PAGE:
It’s understandable that a once-in-a-lifetime crisis would distract leaders from their existing priorities, but it’s also a mistake. In many cases, strategic objectives set before COVID-19 will remain as important or even more critical in the future. The shift to remote work, however, creates new challenges to achieving these objectives. Gaining market share is hard under the best of circumstances, let alone when market demand is collapsing. 

Leaders must figure out how to build and sustain a healthy corporate culture when most employees are working from home. 

Remote work is here to stay and will bring new challenges and opportunities. Organizations and leaders around the world are experimenting with novel management practices to manage the transition to a more distributed workforce. We are still in the early days, and it’s not yet clear which of these approaches will endure.

This article has been written in collaboration with Dr. Arun Sacher, my co-author of Book Titled - Go & Get Your Success - A Kaleidoscope of Leadership Models that Unshackles Usual Patterns.

[Views expressed are personal]

About the Author -

Raj Gupta, Author of Multiple Books & Award-Winning HR Leader with 25+ Years of Experience

Dr. Arun Sacher, An Educationist with 30 years of experience with Top multinationals and premium academic institutions.

The article was originally published on LinkedIn.

3 Golden C's of HR - Future of HRM in Post COVID Scenario...

When the SARS virus hit China in early 2000, a small e-commerce company called ‘Alibaba’ came into existence. It is now firmly established as a leading retailer in Asia. The most innovative ideas and solutions sometimes take birth in times of crisis or when we face great constraints. The current pandemic has crippled the way businesses operate and has forced people to think of new ideas and bring fresh perspectives on the table.

In Present times the Key Questions in front of HR are:

1] How can HR professionals contribute to the highest value?
2] How can they create and deliver people strategies that upkeep the achievement of business strategy?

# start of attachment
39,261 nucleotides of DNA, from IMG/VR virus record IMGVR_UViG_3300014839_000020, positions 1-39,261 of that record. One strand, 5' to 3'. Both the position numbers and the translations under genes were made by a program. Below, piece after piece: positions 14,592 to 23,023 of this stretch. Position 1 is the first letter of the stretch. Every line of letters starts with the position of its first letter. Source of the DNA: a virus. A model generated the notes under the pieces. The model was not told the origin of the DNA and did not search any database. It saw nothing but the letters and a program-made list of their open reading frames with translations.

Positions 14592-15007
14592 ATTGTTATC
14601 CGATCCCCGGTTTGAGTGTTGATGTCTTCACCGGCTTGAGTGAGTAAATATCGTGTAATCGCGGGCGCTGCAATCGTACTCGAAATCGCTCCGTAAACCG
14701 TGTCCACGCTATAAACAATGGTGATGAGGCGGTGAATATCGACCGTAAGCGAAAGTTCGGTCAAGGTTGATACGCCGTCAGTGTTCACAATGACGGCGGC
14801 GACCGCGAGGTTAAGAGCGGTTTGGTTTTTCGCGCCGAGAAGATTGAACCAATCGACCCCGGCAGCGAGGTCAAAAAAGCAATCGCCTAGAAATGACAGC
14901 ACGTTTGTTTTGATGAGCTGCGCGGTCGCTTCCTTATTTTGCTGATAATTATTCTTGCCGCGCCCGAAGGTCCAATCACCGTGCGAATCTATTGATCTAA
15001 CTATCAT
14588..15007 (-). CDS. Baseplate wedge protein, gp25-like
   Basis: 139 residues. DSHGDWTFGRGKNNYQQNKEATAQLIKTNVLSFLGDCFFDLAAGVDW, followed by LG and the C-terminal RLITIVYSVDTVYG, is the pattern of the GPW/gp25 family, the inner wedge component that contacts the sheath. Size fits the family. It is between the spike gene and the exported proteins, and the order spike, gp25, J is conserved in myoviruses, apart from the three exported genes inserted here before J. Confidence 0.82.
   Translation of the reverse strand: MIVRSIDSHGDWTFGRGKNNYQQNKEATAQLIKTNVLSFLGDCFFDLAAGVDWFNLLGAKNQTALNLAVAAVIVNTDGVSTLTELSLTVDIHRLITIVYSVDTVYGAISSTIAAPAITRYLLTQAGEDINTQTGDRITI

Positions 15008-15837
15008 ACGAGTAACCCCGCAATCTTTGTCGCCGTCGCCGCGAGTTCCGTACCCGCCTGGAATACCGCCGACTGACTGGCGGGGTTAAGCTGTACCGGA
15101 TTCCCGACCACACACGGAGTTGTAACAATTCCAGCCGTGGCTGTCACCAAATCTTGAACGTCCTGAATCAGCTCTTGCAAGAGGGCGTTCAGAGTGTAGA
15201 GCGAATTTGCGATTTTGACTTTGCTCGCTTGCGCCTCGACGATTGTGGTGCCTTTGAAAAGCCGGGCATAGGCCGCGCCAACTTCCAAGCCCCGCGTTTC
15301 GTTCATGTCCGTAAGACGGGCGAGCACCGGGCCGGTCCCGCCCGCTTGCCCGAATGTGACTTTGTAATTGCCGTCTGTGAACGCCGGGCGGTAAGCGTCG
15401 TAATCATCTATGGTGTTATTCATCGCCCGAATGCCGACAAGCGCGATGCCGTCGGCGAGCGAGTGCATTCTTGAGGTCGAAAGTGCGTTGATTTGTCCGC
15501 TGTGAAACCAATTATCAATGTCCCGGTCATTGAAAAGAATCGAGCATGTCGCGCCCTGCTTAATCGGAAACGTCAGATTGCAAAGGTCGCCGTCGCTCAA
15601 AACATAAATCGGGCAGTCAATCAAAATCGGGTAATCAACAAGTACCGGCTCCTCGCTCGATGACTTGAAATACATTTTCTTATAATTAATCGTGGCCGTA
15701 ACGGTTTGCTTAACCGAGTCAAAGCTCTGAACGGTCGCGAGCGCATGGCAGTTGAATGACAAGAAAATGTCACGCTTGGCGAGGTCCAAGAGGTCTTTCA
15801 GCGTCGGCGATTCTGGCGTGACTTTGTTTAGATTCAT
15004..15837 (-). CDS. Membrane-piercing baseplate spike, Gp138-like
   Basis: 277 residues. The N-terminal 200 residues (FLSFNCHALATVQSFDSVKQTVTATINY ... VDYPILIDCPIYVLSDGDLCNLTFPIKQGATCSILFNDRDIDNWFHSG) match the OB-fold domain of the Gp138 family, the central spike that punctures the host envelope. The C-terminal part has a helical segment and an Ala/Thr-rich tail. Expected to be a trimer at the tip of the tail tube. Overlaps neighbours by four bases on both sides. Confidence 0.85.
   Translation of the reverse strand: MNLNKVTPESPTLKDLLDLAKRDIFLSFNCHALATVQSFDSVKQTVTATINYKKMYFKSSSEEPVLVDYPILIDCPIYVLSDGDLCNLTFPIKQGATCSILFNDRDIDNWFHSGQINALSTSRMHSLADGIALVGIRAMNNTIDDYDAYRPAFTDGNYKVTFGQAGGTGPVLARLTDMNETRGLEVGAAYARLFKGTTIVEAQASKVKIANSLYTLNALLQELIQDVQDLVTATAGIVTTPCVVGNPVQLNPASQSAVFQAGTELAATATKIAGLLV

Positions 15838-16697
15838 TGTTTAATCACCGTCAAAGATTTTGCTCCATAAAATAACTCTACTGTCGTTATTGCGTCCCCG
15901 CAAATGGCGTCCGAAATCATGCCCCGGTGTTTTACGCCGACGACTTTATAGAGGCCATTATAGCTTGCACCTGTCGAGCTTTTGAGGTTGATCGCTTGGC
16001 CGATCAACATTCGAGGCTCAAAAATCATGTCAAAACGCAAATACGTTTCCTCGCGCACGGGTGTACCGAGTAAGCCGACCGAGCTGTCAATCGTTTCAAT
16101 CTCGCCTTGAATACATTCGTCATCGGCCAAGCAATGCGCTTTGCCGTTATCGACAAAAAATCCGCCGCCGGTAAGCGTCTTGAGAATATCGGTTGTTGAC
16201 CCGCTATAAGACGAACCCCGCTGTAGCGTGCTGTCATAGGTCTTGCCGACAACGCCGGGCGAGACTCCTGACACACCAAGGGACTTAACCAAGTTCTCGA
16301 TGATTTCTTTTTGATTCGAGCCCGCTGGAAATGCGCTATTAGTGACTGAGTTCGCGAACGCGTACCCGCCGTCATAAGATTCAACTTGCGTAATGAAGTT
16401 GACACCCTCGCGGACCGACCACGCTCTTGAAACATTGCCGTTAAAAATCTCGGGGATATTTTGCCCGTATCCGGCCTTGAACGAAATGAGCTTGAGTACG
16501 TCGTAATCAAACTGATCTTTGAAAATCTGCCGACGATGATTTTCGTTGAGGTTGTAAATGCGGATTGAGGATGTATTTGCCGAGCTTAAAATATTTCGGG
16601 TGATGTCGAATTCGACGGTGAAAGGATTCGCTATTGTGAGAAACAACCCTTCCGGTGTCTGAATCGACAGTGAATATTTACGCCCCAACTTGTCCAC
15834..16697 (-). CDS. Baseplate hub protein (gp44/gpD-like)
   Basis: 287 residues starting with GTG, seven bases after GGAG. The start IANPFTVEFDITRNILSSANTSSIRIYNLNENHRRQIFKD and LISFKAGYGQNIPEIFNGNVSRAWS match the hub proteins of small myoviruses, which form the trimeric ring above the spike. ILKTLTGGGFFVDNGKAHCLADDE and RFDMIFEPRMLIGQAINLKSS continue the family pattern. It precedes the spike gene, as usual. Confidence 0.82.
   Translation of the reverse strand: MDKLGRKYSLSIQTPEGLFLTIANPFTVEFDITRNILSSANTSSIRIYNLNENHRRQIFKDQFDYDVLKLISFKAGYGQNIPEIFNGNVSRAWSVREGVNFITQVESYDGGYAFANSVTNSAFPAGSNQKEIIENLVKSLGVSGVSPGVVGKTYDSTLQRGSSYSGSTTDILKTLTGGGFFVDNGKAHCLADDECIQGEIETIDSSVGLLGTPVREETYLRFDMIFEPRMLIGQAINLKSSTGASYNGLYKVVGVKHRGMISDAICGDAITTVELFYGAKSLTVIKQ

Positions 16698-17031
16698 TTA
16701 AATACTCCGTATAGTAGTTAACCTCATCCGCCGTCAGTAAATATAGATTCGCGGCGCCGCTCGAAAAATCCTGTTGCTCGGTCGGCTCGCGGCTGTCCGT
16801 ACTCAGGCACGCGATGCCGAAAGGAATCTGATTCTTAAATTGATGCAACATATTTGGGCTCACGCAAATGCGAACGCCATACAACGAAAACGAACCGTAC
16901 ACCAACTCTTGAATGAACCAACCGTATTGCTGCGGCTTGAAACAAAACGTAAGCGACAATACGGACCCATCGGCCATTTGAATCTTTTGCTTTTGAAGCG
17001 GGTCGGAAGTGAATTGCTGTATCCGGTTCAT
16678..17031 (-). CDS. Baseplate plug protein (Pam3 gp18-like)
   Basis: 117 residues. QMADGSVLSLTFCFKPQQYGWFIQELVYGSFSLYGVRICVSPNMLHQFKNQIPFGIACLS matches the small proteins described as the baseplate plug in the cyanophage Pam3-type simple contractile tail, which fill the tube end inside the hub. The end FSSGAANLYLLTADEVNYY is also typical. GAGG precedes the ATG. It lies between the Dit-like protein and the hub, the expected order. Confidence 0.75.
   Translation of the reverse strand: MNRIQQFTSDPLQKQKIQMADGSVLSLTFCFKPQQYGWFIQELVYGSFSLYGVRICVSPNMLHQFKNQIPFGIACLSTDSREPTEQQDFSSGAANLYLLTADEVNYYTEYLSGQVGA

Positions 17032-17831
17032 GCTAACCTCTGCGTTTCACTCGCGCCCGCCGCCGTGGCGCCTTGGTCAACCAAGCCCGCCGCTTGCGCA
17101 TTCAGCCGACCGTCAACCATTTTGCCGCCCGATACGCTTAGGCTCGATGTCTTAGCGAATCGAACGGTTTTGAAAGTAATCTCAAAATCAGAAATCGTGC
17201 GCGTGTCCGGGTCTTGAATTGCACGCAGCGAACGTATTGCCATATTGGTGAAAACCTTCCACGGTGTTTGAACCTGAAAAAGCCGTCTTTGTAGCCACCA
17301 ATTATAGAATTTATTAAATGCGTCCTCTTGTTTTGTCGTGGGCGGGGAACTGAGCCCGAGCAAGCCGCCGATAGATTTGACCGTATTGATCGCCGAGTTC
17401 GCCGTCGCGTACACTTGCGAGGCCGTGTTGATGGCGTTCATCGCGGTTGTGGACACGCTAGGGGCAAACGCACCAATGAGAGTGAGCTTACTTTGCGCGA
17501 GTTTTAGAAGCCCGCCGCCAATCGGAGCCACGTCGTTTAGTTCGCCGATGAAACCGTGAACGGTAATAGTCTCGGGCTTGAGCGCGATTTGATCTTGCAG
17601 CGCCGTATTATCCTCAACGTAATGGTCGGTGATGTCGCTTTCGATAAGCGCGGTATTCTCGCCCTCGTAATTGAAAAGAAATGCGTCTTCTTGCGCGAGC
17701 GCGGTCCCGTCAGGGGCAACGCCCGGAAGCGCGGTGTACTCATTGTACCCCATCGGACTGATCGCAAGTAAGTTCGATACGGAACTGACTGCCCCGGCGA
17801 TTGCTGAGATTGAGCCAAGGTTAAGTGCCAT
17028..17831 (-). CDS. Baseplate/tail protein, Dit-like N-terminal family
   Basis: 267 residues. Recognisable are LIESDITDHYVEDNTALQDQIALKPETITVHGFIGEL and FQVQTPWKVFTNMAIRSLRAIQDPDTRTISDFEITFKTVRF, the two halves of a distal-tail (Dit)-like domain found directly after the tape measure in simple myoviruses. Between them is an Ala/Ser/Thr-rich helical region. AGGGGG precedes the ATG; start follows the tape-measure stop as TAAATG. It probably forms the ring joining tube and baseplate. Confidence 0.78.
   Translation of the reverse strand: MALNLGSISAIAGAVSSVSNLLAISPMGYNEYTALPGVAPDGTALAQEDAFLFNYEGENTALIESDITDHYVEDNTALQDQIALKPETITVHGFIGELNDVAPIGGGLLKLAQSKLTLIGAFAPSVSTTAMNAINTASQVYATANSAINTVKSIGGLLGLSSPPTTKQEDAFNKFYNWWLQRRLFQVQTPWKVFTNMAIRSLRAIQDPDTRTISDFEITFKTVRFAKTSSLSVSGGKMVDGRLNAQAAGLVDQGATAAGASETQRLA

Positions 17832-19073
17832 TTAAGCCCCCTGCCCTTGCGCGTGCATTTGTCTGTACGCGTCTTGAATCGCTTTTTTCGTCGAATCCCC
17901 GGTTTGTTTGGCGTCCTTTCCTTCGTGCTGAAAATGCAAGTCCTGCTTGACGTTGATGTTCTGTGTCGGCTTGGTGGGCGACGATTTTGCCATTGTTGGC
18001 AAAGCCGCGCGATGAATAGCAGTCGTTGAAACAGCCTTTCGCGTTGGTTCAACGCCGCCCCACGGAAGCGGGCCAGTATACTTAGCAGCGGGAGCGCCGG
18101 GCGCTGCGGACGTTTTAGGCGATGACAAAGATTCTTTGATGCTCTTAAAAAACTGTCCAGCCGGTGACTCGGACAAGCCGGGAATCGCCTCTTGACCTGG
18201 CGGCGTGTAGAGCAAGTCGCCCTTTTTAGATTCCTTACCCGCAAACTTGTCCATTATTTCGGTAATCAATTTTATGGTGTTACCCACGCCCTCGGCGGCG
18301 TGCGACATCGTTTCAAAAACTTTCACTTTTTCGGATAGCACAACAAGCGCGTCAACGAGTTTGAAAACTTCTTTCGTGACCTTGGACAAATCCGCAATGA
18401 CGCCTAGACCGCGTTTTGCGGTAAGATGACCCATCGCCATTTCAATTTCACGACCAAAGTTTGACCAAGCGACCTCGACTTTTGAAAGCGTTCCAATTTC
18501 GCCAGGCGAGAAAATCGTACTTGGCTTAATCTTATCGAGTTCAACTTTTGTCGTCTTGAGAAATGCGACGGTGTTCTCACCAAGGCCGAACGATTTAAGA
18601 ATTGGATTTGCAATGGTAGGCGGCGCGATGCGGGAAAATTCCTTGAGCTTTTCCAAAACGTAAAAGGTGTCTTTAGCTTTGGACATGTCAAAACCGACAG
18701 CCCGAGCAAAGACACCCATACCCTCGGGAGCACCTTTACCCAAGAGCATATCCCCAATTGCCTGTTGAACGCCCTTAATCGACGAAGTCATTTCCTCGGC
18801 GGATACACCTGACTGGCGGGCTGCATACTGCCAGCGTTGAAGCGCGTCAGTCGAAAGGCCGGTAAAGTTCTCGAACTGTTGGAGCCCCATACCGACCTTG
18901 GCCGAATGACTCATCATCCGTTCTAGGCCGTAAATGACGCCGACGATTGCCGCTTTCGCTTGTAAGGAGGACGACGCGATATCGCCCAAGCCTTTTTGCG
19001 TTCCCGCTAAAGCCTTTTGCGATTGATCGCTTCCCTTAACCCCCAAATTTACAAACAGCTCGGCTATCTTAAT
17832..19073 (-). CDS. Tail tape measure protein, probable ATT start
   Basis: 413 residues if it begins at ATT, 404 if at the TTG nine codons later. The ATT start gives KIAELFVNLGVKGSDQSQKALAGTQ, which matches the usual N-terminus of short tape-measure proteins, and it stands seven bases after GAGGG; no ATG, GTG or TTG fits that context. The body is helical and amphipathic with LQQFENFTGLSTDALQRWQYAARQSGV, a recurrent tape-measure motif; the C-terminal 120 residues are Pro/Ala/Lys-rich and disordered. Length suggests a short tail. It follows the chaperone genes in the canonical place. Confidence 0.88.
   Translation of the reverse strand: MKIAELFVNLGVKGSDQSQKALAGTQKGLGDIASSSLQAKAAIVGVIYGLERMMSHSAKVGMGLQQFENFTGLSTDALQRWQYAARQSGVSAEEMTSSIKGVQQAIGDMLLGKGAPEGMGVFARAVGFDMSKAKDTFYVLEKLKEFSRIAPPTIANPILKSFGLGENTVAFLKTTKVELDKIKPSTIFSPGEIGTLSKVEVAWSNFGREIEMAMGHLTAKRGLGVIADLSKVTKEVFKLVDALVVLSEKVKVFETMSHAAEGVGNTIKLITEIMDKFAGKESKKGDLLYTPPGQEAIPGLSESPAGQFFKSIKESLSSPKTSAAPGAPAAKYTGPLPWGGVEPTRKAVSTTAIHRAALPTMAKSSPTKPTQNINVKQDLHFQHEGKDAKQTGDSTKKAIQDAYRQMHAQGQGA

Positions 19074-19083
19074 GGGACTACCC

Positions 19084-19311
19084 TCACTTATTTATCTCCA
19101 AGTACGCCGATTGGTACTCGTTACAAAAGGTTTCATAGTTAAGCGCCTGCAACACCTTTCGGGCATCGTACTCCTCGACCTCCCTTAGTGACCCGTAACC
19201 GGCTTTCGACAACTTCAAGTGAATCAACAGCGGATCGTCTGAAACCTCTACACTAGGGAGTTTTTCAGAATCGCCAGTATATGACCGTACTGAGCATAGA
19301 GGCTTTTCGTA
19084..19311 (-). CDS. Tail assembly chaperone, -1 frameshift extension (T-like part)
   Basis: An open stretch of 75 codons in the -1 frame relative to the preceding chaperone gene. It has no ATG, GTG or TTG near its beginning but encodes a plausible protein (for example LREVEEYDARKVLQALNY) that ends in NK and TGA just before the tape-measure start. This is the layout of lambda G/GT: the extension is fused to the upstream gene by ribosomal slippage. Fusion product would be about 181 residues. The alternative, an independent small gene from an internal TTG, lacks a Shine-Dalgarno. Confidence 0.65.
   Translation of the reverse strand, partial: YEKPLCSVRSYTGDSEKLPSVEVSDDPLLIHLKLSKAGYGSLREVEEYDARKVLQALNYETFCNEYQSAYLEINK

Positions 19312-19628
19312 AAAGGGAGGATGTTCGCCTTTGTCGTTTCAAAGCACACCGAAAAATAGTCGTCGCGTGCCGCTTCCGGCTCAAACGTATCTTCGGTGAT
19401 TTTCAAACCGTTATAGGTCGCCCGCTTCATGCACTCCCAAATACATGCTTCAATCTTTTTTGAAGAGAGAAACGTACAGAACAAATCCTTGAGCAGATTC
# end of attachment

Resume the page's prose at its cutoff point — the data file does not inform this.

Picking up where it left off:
3] How can they turn people management into a differentiating advantage, a core competence that drives superior performance?
4] How can work from home (WFH) be equally effective as regular work from the office?
5] How can HR move from being seen as just an implementer of decisions already taken by business leaders to be a source of capability and competence that enables ever more ambitious strategies to be accomplished?

Current crisis has also laid down the need for pre-requisite of thorough expert education and background for HR professionals that can prepare them to be analytical and strategic, ready to face challenges, thoughtful communicators, skilled negotiators, savvy business professionals, astute Change Agents, and Expert HR generalist or Specialist.

Human Resource Professionals today are supposed to manage business interruption, Re-invent Work From Home strategies, Redesign jobs to suit the need of the present environment and manage productivity. They are also supposed to manage New age performance management system, New Career models, and a new model of leadership.

As the transactional spectrum of HR is largely getting outsourced, the role of HR can be broadly defined in 3 categories. 


As a consultant, HR will play a multifaceted role - develop contextual strategic people intervention, facilitate skill development amongst managerial teams to solve complex human differences, improve business performance through enhanced employee morale, help Managers in managing change and at the same time, consulting them on how to become people leaders who command respect, not because of their position but a disposition, thereby, enhancing overall organization profile. Business Acumen, Ability to anticipate trends, Change Management, Research orientation are the few skills that will play a critical role in making HR Consultant a success.


As a Conscious Keeper, HR will celebrate vision, mission and value and ensure that same is weaved into organization culture. The employee will imbibe these in their code of conduct across the level. While working across the level, HR will also need to ensure that they do not hesitate in being conscience keeper of the leadership team who may have their line of sight on short term performance metrics keeping in view ever-evolving business landscape amidst gigantic technological shifts. HR will help Leadership to navigate through the change while remaining a torchbearer of value system in the organization ensuring that behaviuors of its leaders never transgress the bounds of decency irrespective of their hierarchical positioning.


As a custodian, HR will not only ensure compliance with global regulations that govern employment relationships worldwide to avoid any potential harm to organization reputation but also act as a custodian of "people experiences" as progressive organizations are quickly shifting away from the idea of "people as assets" to "people as the fuel" driving organisational growth.